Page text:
With new cardinals, a few surprises
It was no surprise when Pope Francis named the first cardinals of his pontificate at his Sunday public audience. And considering how often the Holy Father had tossed aside conventional thinking, his choices were not terribly surprising, either.
As expected, the Pope’s 19 selections included a preponderance of prelates from the southern hemisphere. Yet there were 6 Europeans on the Pope’s list, and 4 Italians. So while his choices will increase the geographic diversity of the College of Cardinals, the effect will not be dramatic.
Pope Francis has stressed his desire to decentralize the administration of the universal Church, and some observers wondered whether he would make his point emphatically by declining to bestow red hats on leading members of the Roman Curia. He did not. The Secretary of State, Archbishop Pietro Parolin, will be a cardinal; as will the prefect of the Congregation for the Doctrine of the Faith, Archbishop Gerhard Ludwig Müller. Add to that list Archbishops Beniamino Stella, prefect of the Congregation for Clergy; and Lorenzo Baldisseri, secretary-general of the Synod of Bishops, and the most powerful figures in the Curia will all be cardinals. It is significant, perhaps, that no other Vatican officials were on the Pope’s list. But then if he had included other Curial prelates, he would not have had as many spots available for Latin American and African prelates.
Of course, the Pope might have made a grand gesture by appointing a larger number of new cardinals. He is not bound by the requirement (set by Pope Paul VI) that the number of electors should not exceed 120. The reigning Pontiff has the authority to expand the College if he chooses to do so; Blessed John Paul II briefly pushed the number of cardinal-electors up to 137. But Pope Francis chose to stick close to the established limit; there will be only 122 voting cardinals after the February consistory, and that number will drop back to 120 by the end of March.
Among the residential archbishops who will receive red hats, only one is Italian. Another is British, one Canadian, and the remainder are all from Africa, Asia, and Latin America. Yet nearly all of those selected are archbishops of major metropolitan sees, traditionally led by cardinal-archbishops.
So which are the surprising choices?
- Archbishop Orlando Quevedo of Cotabato. It is not remarkable that the Pope chose another cardinal from the Philippines, a country with an enormous and growing Catholic population. But Cotabato has never before had a cardinal-archbishop. The archdiocese is located in Mindanao, in the southern Philippines, where Christians face a growing challenge from Islamic separatists.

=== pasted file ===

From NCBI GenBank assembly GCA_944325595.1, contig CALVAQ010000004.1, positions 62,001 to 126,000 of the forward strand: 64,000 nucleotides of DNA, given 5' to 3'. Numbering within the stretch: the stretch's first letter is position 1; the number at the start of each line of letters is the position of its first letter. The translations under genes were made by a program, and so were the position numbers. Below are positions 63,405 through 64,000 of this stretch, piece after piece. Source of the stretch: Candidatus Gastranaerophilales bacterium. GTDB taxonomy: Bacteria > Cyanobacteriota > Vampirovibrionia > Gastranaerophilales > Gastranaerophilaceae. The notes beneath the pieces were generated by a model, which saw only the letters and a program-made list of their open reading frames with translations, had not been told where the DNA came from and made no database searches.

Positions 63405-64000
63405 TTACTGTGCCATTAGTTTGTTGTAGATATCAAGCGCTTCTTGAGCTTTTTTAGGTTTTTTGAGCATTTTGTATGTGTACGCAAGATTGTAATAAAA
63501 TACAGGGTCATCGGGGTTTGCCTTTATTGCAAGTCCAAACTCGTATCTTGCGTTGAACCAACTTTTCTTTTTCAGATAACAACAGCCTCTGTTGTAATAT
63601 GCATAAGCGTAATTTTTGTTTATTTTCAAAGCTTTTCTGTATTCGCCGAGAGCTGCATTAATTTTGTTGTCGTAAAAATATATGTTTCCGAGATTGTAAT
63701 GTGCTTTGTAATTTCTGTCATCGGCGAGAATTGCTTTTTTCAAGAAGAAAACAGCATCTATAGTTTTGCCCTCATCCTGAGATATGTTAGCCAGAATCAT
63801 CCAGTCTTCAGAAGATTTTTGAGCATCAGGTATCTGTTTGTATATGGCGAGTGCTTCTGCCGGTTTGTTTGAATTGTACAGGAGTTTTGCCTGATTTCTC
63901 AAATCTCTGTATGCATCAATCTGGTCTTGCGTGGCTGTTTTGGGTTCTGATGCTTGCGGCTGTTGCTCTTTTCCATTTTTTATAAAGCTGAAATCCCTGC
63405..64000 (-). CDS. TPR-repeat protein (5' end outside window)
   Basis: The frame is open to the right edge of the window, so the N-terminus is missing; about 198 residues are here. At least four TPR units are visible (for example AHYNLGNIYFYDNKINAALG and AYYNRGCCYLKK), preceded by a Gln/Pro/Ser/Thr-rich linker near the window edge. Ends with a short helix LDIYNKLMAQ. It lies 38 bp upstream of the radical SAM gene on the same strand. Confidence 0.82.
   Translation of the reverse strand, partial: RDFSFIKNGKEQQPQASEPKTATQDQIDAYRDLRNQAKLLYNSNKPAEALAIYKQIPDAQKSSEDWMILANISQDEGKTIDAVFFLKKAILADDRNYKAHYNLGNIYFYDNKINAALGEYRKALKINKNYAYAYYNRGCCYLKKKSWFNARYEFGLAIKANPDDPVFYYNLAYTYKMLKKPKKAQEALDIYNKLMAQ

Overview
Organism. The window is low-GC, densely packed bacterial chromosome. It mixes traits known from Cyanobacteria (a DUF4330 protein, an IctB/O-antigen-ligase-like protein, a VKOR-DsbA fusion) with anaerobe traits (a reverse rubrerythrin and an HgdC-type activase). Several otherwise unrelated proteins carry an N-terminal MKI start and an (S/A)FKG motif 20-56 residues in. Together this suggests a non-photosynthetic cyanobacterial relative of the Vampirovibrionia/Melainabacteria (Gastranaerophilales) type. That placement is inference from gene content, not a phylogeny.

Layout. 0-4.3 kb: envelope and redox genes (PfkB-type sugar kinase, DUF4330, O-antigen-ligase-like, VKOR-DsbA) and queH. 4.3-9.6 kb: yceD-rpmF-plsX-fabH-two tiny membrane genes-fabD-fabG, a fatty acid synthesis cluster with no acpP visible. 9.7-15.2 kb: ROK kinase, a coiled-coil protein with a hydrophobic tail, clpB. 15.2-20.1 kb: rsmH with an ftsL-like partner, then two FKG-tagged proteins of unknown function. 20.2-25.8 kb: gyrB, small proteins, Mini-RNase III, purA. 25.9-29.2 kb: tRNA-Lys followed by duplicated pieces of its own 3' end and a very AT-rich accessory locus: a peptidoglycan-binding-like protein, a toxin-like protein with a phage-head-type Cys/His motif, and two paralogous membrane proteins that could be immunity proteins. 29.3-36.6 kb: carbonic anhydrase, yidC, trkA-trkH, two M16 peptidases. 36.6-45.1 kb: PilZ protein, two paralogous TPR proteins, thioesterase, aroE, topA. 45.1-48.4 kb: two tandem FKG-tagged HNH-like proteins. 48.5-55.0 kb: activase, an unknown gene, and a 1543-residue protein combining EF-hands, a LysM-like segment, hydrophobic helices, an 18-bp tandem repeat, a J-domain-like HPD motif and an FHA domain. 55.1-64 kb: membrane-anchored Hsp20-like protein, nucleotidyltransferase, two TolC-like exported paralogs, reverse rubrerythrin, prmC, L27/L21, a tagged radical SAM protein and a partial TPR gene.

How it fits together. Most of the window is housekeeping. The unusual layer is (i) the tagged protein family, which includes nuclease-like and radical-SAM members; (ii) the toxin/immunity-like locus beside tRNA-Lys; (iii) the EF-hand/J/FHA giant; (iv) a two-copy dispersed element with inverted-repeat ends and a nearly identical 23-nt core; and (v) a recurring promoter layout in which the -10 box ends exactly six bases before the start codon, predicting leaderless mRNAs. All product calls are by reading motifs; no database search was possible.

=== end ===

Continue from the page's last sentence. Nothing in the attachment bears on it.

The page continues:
- Bishop Chibly Langlois of Les Cayes. Haiti has never before had a residential cardinal, and the Pope passed over two archbishops to choose the relatively young (55) leader of an impoverished diocese.
- Archbishop Gualtiero Bassetti of Perugia. The Italian archdiocese has not boasted a cardinal-archbishop in 160 years—although that prelate was the future Pope Leo XIII. In selecting Archbishop Bassetti, the Pope chose not to confer a red hat on Archbishop Francesco Moraglia, the Patriarch of Venice; or Archbishop Cesare Nosiglia of Turin. Both Venice and Turin boast long lines of cardinals (and in the case of Venice, three twentieth-century Popes). Here the Pope’s choice does clearly point toward a shake-up of the Italian hierarchy.
At least for this first consistory, Pope Francis did not reach out to include leaders of the Eastern churches in communion with the Holy See. Major Archbishop Sviatoslav Shevchuk, the head of the Ukrainian Catholic Church—by the far largest of the Eastern Catholic churches—was not on the Pope’s list. Nor was Archbishop Diarmuid Martin of Dublin, who had been strongly recommended by some Vatican-watchers because of his outspoken criticism of the Church’s handling of sex-abuse complaints.
An appeal from our founder, Dr. Jeffrey Mirus:
Dear reader: If you found the information on this page helpful in your pursuit of a better Catholic life, please support our work with a donation. Your donation will help us reach seven million Truth-seeking readers worldwide this year. Thank you!
Our Fall Campaign
Progress toward our year-end goal ($53,732 to go):
All comments are moderated. To lighten our editing burden, only current donors are allowed to Sound Off. If you are a donor, log in to see the comment form; otherwise please support our work, and Sound Off!
Posted by: pontifex0029622 -
Jan. 16, 2014 7:25 PM ET USA
I would divide liberals into two groups: the so called intelligentia and clergy who should know better. The second group consists of the uninstructed faithful, educated and uneducated. The second group presents us with the greatest hope...they are only a retreat or a parish mission away from conversion. Let us not despair of the hopes for the second group. More to come in the future.
Posted by: jamesbell431857 -
Jan. 15, 2014 12:59 PM ET USA
I agree with gfdsmith9280. Nichols should have remained blacklisted.
Posted by: geoffreysmith1 -
Jan. 14, 2014 1:26 PM ET USA
Another surprising choice - not to say astonishing - is that of Archbishop Nichols of Westminster. This is the ordinary who was admonished by Benedict XVI to stop the celebration of "gay" Masses in his diocese, but continued to do so by passing the buck to the Jesuits, who now have the Masses in their church at Farm St, London. In view of Nichols' defiance of the Magisterium, his election to the Sacred College is a cause for concern, not celebration.